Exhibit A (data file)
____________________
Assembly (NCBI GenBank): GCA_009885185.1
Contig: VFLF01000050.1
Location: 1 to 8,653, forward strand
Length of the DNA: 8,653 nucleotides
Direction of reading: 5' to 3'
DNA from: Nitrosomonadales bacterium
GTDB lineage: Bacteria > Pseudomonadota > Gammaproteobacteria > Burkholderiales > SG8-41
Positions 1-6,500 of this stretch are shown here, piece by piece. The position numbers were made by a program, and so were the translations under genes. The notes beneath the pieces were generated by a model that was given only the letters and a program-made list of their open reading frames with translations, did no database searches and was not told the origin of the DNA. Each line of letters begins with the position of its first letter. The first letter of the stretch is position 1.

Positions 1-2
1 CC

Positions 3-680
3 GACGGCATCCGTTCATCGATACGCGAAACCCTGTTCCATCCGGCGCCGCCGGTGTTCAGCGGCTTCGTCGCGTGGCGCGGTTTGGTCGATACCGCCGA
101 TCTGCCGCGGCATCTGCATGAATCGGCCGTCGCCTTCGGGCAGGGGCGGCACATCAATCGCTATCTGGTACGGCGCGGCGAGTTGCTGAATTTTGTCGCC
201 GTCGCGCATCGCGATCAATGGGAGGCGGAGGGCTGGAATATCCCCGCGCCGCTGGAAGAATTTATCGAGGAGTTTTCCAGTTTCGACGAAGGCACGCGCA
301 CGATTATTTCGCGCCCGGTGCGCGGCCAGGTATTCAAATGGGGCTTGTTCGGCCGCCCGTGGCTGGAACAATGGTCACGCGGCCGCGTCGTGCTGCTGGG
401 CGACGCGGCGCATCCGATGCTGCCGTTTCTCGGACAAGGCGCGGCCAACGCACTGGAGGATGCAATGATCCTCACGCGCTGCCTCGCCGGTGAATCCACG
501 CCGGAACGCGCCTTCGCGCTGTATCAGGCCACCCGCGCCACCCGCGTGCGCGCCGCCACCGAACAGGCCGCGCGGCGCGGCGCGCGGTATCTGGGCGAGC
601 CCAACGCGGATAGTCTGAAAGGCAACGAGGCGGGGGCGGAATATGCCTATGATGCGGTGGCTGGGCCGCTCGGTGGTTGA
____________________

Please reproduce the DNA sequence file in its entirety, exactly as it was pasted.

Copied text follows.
Assembly (NCBI GenBank): GCA_009885185.1
Contig: VFLF01000050.1
Location: 1 to 8,653, forward strand
Length of the DNA: 8,653 nucleotides
Direction of reading: 5' to 3'
DNA from: Nitrosomonadales bacterium
GTDB lineage: Bacteria > Pseudomonadota > Gammaproteobacteria > Burkholderiales > SG8-41
Positions 1-6,500 of this stretch are shown here, piece by piece. The position numbers were made by a program, and so were the translations under genes. The notes beneath the pieces were generated by a model that was given only the letters and a program-made list of their open reading frames with translations, did no database searches and was not told the origin of the DNA. Each line of letters begins with the position of its first letter. The first letter of the stretch is position 1.

Positions 1-2
1 CC

Positions 3-680
3 GACGGCATCCGTTCATCGATACGCGAAACCCTGTTCCATCCGGCGCCGCCGGTGTTCAGCGGCTTCGTCGCGTGGCGCGGTTTGGTCGATACCGCCGA
101 TCTGCCGCGGCATCTGCATGAATCGGCCGTCGCCTTCGGGCAGGGGCGGCACATCAATCGCTATCTGGTACGGCGCGGCGAGTTGCTGAATTTTGTCGCC
201 GTCGCGCATCGCGATCAATGGGAGGCGGAGGGCTGGAATATCCCCGCGCCGCTGGAAGAATTTATCGAGGAGTTTTCCAGTTTCGACGAAGGCACGCGCA
301 CGATTATTTCGCGCCCGGTGCGCGGCCAGGTATTCAAATGGGGCTTGTTCGGCCGCCCGTGGCTGGAACAATGGTCACGCGGCCGCGTCGTGCTGCTGGG
401 CGACGCGGCGCATCCGATGCTGCCGTTTCTCGGACAAGGCGCGGCCAACGCACTGGAGGATGCAATGATCCTCACGCGCTGCCTCGCCGGTGAATCCACG
501 CCGGAACGCGCCTTCGCGCTGTATCAGGCCACCCGCGCCACCCGCGTGCGCGCCGCCACCGAACAGGCCGCGCGGCGCGGCGCGCGGTATCTGGGCGAGC
601 CCAACGCGGATAGTCTGAAAGGCAACGAGGCGGGGGCGGAATATGCCTATGATGCGGTGGCTGGGCCGCTCGGTGGTTGA